Our approach to air quality—as with other environmental issues—focuses on leadership instead of compliance.
- Northwest Ports Clean Air Strategy
- On-dock rail
- Green Gateway study
Adopted in 2008 by the ports of Tacoma, Seattle and Vancouver, B.C., the Northwest Ports Clean Air Strategy established short- and long-term goals to reduce seaport-related air emissions in the region. The strategy marked the first such international cooperative effort in the port community.
In the Update to the Northwest Ports Clean Air Strategy, the three ports outline 2015 and 2020 goals to further reduce maritime-related diesel emissions from cargo-handling equipment, rail, harbor craft, ocean-going vessels and trucks.
Based on the results of the 2011 Puget Sound Maritime Air Inventory, the goals aim to reduce diesel emissions 75 percent per ton of cargo by 2015 and 80 percent by 2020. Combined with projected cargo growth, this will result in overall reductions of 70 percent by 2015 and 75 percent by 2020.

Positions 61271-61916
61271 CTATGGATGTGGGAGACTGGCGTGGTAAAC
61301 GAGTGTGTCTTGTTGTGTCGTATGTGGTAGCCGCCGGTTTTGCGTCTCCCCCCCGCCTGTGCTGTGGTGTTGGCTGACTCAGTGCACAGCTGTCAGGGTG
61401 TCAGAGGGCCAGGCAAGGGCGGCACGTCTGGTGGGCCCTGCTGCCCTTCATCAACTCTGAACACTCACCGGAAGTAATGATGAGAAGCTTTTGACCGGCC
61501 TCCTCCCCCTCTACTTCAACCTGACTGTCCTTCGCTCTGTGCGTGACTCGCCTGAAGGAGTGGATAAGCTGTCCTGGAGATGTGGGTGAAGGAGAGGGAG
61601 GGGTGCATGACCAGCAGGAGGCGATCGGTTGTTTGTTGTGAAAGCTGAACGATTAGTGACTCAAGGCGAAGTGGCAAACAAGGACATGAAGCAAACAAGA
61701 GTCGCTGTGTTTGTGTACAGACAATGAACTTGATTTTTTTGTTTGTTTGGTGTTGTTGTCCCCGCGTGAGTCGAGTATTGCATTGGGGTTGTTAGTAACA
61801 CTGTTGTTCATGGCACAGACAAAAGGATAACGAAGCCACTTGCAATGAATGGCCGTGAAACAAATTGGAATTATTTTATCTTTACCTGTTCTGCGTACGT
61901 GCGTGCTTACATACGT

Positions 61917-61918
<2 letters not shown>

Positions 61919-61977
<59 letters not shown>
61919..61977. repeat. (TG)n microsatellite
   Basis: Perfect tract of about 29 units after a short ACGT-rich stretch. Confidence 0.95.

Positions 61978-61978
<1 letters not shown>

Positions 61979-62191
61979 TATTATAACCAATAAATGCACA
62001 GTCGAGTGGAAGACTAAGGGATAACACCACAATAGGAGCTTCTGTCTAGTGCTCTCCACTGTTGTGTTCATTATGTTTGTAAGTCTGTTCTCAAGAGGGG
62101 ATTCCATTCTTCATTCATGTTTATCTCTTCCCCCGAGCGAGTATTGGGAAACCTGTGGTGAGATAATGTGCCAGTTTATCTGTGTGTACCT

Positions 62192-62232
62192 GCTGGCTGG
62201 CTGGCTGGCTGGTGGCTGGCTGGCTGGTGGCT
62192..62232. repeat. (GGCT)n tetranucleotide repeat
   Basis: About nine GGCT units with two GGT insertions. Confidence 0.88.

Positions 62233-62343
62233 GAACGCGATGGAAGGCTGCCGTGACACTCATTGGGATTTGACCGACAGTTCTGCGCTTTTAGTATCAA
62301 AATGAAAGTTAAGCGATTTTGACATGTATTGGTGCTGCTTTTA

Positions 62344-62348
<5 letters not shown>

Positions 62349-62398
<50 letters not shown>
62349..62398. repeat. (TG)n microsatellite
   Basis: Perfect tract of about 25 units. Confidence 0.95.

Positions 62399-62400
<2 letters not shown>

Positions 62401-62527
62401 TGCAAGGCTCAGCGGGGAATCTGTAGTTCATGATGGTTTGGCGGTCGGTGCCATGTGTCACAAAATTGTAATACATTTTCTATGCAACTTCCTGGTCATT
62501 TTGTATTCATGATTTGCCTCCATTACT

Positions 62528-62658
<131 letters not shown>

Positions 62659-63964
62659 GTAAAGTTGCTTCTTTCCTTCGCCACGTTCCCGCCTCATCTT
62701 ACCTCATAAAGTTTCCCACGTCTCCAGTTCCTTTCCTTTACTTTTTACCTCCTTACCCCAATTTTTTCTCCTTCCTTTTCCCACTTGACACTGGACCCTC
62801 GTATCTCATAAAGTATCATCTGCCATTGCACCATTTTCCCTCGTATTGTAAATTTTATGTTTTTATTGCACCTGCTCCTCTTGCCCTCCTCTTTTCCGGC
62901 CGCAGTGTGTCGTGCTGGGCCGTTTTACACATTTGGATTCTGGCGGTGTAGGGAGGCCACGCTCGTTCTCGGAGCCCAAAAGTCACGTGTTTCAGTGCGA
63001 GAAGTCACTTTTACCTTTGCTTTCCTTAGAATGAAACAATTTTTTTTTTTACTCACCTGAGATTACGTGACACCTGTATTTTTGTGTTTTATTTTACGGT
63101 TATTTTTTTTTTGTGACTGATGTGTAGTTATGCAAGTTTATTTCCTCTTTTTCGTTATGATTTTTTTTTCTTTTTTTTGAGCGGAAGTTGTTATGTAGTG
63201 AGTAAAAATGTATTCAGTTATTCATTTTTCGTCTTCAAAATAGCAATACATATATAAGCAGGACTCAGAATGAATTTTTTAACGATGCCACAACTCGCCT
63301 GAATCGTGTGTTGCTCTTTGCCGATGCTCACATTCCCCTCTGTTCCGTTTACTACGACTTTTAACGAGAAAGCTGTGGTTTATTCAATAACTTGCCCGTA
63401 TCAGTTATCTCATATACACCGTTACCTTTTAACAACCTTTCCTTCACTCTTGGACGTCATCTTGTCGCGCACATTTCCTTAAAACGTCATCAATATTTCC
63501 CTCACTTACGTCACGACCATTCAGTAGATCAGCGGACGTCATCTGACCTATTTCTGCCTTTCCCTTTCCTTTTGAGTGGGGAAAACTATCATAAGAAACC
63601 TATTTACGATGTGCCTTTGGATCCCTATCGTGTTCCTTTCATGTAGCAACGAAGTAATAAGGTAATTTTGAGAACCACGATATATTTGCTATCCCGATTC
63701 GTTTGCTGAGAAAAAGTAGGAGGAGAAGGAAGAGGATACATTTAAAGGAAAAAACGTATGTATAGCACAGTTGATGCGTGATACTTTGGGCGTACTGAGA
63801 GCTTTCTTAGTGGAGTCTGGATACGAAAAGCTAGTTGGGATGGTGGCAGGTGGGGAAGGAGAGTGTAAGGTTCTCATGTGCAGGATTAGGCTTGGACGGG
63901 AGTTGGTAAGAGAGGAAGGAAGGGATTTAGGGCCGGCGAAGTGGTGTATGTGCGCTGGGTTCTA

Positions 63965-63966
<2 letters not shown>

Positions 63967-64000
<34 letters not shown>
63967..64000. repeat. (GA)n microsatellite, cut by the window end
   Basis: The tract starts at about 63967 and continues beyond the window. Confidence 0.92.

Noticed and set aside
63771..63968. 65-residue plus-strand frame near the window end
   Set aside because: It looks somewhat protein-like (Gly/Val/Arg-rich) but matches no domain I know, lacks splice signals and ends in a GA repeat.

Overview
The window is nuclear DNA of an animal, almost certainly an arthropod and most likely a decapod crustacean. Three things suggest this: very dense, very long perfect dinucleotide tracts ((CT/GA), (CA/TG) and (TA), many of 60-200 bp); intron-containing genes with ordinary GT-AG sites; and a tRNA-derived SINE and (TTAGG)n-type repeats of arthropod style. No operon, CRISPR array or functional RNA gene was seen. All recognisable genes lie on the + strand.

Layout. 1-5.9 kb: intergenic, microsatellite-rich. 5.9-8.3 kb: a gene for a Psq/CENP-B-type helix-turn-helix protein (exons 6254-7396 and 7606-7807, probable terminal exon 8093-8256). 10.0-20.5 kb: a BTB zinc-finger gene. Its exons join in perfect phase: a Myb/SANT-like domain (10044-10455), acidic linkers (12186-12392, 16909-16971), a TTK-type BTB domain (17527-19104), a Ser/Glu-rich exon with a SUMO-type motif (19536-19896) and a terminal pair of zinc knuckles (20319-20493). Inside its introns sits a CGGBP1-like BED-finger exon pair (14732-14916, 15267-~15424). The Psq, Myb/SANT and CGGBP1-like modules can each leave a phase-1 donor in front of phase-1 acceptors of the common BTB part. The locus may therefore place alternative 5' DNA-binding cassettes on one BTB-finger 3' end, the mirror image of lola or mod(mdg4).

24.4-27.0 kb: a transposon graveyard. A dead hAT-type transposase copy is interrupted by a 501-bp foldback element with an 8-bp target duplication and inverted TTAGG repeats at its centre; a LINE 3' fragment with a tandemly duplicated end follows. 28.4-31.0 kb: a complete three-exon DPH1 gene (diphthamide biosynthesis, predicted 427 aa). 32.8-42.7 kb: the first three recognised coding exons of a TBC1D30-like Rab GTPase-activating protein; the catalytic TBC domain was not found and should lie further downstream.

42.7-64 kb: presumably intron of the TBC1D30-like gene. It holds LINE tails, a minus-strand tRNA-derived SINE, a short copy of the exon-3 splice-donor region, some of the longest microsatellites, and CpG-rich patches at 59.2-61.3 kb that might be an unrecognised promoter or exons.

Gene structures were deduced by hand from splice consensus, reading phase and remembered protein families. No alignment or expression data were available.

The Northwest Seaport Alliance, a partnership between the ports of Tacoma and Seattle to manage our marine cargo business and facilities, is forming an integrated Clean Truck Program to meet the clean air strategy's goals. Learn more.
In the meantime, drayage trucks serving Tacoma container terminals must have a Port of Tacoma Clean Truck Program sticker to display on the driver's side door for entrance into Port terminals. Register your truck.
Maritime-related air pollution has decreased—as much as 40 percent, depending on the type—since 2005, according to the 2011 Puget Sound Maritime Air Emissions Inventory, an update to the 2005 baseline inventory.
The inventory estimated greenhouse gases, diesel particulate matter and a number of other pollutants related to ships, harbor vessels, cargo-handling equipment, rail, heavy-duty trucks and other fleet vehicles associated with maritime activities. See the results.
Our four dockside rail yards move cargo efficiently from container terminals and also help reduce the number of trucks on city streets and highways. Each full train that leaves the Port represents 250 to 300 trucks not on our roads, reducing roadway congestion and diesel emissions.
The lowest emission route to ship cargo from Asia to the U.S. Midwest is through the Puget Sound, according to the results of the Green Gateway study released in May 2009.
Commissioned by the Port of Seattle, the study analyzed carbon footprints of trade routes between Singapore, Hong Kong and Shanghai, and the U.S. distribution hubs of Chicago, Columbus and Memphis.